Diabetes Health Type 2: Getting Back on Track After Having a Sugar Slip
By Claire Lynch
A friend invited me to meet her last month and a convenient place for both of us driving-wise was a local shakes and donuts shop. There were tables, chairs and plenty of room for us to sit down and catch up.
I knew ahead of time that the donuts wouldn’t pass my lips but I also knew that deep, down inside I was looking forward to drinking an iced cold frozen coffee. With a freebie coming to me and the QR code to prove it, I asked for a large size frozen coffee with a mocha flavor.
My mouth watered when I was handed the large drink. It was a hot day in North Carolina where I live and it would hit the spot. Figuring that I would only drink some of it, half of it probably, I popped the straw into the cup and started sipping.
Kelsey and I chatted for about an hour and sure enough in that time I had absentmindedly drunk most of the cup. Later that afternoon I finished it off. Not a good idea. Part of me knew that it was Trouble with a capital “T” as the old song “Ya Got Trouble” from the 1957 Broadway musical “The Music Man” goes.
And another part of me figured that I deserved a reward since I was managing my Type 2 diabetes so well. My A1C in recent months was 7 and my twice daily blood sugar level checks with the test strips were good.
My daily reading first thing in the morning, at 7 a.m., was 105, sometimes 112. Occasionally it was 98. I was pleased with those numbers so I thought, “What harm could a large frozen coffee do?” ODDP – “Oh, That Devilish Diabetic Personality” was at it again, tempting me.
The next morning my fasting blood sugar level was 185. I glanced again at my glucose meter, thinking at first that I had read the number wrong. No, I read it correctly. My eyeglasses were working just fine. It was precisely 185. Disappointment hit me. I had let myself down.
Knowing that I am Type 2, and have been for 11 years, I should have met Kelsey somewhere else. Maybe at a restaurant that had healthy choices for me. Or maybe at my place where I could have had a green vegetable smoothie – or a blueberry and coconut milk smoothie.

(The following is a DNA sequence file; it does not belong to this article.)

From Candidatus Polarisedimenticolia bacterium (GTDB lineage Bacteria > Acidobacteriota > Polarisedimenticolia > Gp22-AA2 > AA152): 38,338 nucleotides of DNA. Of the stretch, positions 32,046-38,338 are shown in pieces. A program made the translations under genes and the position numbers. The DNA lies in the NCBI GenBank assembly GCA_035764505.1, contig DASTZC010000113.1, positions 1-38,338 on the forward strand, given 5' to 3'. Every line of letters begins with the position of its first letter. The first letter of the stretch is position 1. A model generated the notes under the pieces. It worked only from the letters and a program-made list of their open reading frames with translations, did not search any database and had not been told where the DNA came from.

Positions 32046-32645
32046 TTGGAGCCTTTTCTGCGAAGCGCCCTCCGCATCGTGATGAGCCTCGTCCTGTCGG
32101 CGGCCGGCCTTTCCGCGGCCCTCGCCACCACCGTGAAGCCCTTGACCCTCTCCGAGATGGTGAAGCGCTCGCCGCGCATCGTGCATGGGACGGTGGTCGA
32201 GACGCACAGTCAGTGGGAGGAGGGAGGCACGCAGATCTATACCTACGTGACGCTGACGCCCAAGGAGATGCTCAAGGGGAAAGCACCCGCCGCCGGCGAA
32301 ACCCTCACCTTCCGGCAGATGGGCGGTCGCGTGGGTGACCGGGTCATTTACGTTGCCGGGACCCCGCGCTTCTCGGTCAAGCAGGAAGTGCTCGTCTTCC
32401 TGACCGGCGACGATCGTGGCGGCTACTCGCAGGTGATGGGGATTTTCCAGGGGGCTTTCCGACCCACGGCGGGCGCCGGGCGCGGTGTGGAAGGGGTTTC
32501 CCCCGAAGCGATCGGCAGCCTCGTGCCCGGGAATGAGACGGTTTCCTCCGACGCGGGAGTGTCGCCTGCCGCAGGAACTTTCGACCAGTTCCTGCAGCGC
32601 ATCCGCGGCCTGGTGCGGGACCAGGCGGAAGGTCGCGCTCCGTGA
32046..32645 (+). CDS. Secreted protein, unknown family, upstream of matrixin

As a competitive person who likes to set high standards, I started to admonish myself. Over and over I told myself that I knew better. I had a refrigerator filled with fresh vegetables and fruits so why did I do it? Why did I let myself down?
A couple of cartons of coconut milk were stocked in my refrigerator just waiting for me to consume them. Coconut milk is light, it’s healthy and it’s refreshing. The brand I get has zero grams of sugar.
I guess part of me wanted to reward myself for being good and sticking to my sugar-free diet for so long. The fact is that I don’t have many vices. I don’t smoke, don’t drink any alcohol, don’t overeat, don’t hang out in bars and don’t stay out until all hours of the night. Clean living works for me.
My good habits have become routine and they serve me well. Drinking large size frozen coffees that are loaded with sugar – with 62.7 grams of sugar and 65.4 grams of carbs according to the store’s web site listing – is a luxury that this diabetic can’t afford, however. Not if I want to maintain good blood sugar levels and get an A1C next month that I can be proud of.
At first I told myself that I didn’t know going in how much sugar and carbs were in those drinks. That’s a pretty lame excuse. I could have found out easily by looking it up on the store’s web site. Besides, in general I know that those frozen coffee drinks aren’t good for me.
I was hard on myself for several hours, too hard, but then I reminded myself that yesterday was past. Today was something I could deal with. Starting over was called for so right then and there I made a commitment to getting back on track with diet and exercise. I would have lean meats, fish and green salads for dinner and some grilled vegetables and tuna salad for lunch. Snacks would be a small bowl of berries – some healthy choices not any sugar-laden foods.
While in the midst of getting back on track another friend reminded me about another time when I’d made a similar mistake. Three years ago I went to my dentist and he determined that I needed to have a tooth extracted. After making an appointment with an oral surgeon I got his opinion and sure enough, he said that the tooth should come out.